My concern is that this is simply a one-sided energy policy – it focuses solely on increasing the supply of energy (and almost exclusively on fossil fuels, especially oil). A true energy plan would realize that no matter how much oil your country produces, it can never escape the world market price. In a world with a globalized market for oil, OPEC will always be the most important price-setter, and the price of oil will not be set at home. The price will track with demand from economic growth in India and China and will follow supply shocks from the most recent unrest in oil-producing regions, whether Iran, Sudan, or the South China Sea.
A real energy policy would address the complete picture: The supply side, by growing supply and by pursuing alternatives, as well as the demand side, by reducing use.
The Romney proposal does not touch on how to reduce dependence on oil — only seeking access to more. The US currently devotes about 70% of its petroleum use to transportation, and most of that in gasoline to power our cars – so addressing transportation is key to oil energy policy. This week we saw that the Department of Transportation and the EPA finalized a rule that would increase average fuel economy of the U.S. fleet to 54.5 MPG by 2025. This is very important – it is estimated to reduce American oil use by about 2 million barrels per day once it is fully implemented. Although Romney does not address it in his energy plan, he has stated that he opposes these new fuel economy standards.

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Ryan's Fact-Challenged Fact Checkers

Paul Ryan must have hit a home run last night – otherwise liberals wouldn’t be going bonkers right now. No sooner did he move his tingle-inducing chassis off the stage than the liberal blogosphere erupted in outrage, accusing him of being a maligner and a liar.
But what did Ryan say that was so bad? He falsely accused President Obama of promising during a campaign stop to keep a Government Motor plant in Janesville, Wisconsin -- Ryan’s district – open, but then letting it close once he got elected. Liberals, however, claim that the plant was already closed when President Obama delivered his remarks.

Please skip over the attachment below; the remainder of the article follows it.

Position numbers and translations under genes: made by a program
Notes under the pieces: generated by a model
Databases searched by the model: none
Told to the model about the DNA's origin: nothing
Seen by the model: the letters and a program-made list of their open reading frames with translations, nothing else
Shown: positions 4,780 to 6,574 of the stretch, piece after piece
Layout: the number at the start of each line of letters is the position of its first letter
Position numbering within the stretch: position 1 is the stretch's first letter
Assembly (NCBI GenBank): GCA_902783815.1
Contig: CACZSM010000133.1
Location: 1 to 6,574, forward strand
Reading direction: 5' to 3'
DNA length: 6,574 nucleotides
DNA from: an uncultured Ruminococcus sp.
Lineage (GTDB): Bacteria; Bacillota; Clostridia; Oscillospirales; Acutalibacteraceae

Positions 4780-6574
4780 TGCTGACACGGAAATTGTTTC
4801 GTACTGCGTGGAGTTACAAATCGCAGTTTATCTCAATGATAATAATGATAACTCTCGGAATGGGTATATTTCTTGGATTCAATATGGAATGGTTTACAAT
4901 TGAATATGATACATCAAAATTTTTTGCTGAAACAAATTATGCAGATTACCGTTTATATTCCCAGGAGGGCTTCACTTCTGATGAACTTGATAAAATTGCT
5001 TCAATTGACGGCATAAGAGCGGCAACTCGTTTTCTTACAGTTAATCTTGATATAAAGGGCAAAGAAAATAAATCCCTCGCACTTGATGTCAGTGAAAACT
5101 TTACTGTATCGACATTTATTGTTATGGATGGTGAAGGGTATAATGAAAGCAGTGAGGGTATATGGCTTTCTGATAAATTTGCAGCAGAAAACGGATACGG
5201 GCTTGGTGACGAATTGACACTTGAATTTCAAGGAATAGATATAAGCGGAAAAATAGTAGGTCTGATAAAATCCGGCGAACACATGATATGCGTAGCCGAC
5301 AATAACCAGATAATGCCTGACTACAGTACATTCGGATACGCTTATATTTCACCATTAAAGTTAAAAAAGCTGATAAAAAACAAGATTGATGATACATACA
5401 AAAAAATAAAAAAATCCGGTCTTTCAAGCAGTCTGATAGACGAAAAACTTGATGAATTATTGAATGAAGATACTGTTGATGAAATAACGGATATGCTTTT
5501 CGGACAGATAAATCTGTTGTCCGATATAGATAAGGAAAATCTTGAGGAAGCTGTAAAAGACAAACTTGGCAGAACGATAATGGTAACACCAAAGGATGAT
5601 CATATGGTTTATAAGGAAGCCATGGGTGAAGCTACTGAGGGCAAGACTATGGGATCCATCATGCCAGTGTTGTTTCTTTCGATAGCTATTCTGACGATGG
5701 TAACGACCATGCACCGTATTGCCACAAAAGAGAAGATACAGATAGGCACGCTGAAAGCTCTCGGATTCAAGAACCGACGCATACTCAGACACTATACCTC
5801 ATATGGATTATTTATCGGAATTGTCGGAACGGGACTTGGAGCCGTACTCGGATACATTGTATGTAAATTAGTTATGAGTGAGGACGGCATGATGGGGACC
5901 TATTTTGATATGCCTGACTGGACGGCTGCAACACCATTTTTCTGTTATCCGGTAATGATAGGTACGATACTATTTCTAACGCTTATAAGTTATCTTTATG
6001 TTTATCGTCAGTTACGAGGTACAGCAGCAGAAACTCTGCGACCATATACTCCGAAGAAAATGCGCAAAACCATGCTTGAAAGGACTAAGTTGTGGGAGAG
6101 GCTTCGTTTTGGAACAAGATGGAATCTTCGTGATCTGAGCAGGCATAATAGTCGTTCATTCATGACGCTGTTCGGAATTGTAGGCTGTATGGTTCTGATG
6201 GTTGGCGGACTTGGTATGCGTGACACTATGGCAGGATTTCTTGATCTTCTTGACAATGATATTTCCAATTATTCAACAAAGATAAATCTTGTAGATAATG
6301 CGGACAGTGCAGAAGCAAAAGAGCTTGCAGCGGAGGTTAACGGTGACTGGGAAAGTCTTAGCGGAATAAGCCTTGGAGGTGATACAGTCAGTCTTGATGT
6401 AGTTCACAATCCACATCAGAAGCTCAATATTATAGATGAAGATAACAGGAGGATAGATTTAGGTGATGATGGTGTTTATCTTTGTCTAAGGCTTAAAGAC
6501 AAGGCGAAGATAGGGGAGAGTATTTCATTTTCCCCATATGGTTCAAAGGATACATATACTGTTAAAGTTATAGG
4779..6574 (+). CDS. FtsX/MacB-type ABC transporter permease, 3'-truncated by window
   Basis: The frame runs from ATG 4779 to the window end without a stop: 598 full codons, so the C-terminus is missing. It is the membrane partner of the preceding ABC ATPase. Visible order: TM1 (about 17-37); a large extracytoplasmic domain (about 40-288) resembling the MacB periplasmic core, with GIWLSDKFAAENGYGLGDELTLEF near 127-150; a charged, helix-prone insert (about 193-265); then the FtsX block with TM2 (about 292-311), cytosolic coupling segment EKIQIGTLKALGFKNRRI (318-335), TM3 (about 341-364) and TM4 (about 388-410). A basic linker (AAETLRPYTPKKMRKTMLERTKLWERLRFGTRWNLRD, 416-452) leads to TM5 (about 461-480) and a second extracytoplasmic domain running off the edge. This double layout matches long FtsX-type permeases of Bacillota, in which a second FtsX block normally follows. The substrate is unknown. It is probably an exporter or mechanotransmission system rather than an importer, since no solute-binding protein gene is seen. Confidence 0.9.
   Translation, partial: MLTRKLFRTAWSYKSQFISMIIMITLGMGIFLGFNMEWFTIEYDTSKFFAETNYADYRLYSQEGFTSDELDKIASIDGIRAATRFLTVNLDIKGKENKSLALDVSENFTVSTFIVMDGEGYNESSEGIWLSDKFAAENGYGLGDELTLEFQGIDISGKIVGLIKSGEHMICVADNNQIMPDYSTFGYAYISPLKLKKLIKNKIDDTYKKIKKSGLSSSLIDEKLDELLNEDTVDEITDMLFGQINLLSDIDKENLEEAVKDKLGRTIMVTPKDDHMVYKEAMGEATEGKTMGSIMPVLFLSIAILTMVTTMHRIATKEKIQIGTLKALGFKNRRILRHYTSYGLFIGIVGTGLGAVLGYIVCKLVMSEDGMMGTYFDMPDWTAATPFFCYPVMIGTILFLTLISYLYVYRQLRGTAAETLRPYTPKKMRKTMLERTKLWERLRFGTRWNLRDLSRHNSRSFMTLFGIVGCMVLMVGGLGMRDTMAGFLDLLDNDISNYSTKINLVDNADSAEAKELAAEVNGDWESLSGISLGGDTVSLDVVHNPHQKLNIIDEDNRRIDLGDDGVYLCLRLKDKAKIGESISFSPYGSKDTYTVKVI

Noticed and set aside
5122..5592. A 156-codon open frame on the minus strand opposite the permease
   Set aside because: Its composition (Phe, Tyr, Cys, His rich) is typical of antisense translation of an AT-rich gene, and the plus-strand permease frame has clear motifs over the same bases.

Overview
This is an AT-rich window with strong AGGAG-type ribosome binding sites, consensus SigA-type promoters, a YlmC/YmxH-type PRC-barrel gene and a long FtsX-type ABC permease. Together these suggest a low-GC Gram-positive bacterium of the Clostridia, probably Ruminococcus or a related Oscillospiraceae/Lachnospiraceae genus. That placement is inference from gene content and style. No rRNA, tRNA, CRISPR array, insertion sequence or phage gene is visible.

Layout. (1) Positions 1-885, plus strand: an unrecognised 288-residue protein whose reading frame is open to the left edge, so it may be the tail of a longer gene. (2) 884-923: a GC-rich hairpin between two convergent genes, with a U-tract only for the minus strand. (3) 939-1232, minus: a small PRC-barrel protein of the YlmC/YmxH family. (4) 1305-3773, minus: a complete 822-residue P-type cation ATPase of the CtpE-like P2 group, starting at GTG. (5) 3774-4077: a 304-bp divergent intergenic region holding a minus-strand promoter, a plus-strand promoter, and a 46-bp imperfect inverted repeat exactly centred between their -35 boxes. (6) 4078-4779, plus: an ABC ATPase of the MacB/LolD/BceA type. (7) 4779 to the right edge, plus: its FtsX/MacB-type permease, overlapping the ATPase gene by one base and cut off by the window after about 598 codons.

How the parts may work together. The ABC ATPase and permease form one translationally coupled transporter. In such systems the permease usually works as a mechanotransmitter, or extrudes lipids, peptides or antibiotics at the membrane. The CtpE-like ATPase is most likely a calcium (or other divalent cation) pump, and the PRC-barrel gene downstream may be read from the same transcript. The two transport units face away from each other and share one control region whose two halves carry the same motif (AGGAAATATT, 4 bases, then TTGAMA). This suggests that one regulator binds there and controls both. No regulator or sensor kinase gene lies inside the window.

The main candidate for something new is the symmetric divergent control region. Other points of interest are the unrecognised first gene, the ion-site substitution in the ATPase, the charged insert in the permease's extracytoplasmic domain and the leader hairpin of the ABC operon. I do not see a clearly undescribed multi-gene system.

This prompted the Puffington Post to huff: “Paul Ryan Misleads With His Plant Closure Tale.” Commenters on Daily Kos’s open thread titled “Paul Ryan Blames Obama for a GM Plant Closed Under Bush” went all snarky. “If they just completely ignore Bush altogether they can make all the right wingers believe that before Obama took office everything was fantastic,” scoffed one.
Now, I actually think that the plant story was the silliest part of Ryan’s otherwise stellar speech. Holding presidents responsible for the fate of individual auto plants is idiotic in and of itself – but especially so if in your very next breath you are going to say that you’d “take freedom…any day over the supervision and sanctimony of the central planners.”
But, then again, Obama did kinda ask for it. This is what he said in the speech that Ryan alluded to:
And I believe that if our government is there to support you, and give you the assistance you need to re-tool and make this transition, that this plant will be here for another hundred years.  The question is not whether a clean energy economy is in our future, it’s where it will thrive.  I want it to thrive right here in the United States of America; right here in Wisconsin; and that’s the future I’ll fight for as your President.

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Racists of the World, Unite

The left has us pegged. They have identified all the secret racists on our side. They know how to call a spade a spade.
If you call a black man "angry," you are a racist.
If you call a black man "arrogant," you are a racist.
If you say that a black president plays too much golf, you are a racist.
If you ever say that welfare should include work requirements, as in the law that Bill Clinton signed and spent years (falsely) taking credit for, you are a racist.
If you complain, along with the experts who helped write and pass a welfare reform law, that the law's work requirements are being gutted by an (illegal) executive waiver of, yes, the work requirement, you are a racist.
If you talk about border security, you are a racist.